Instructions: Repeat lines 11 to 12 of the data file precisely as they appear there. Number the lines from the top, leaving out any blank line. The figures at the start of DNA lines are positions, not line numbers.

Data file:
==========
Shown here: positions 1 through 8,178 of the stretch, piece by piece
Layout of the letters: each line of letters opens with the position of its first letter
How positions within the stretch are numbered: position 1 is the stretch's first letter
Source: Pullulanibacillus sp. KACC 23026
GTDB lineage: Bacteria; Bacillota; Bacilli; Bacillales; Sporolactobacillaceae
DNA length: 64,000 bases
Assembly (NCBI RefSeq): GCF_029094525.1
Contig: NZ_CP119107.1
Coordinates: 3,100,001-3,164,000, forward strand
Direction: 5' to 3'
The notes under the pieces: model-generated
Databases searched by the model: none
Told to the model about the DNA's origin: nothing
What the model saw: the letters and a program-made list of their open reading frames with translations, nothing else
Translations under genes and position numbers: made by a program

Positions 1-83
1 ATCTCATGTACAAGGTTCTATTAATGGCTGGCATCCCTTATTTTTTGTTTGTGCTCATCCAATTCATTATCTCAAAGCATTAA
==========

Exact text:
The notes under the pieces: model-generated
Databases searched by the model: none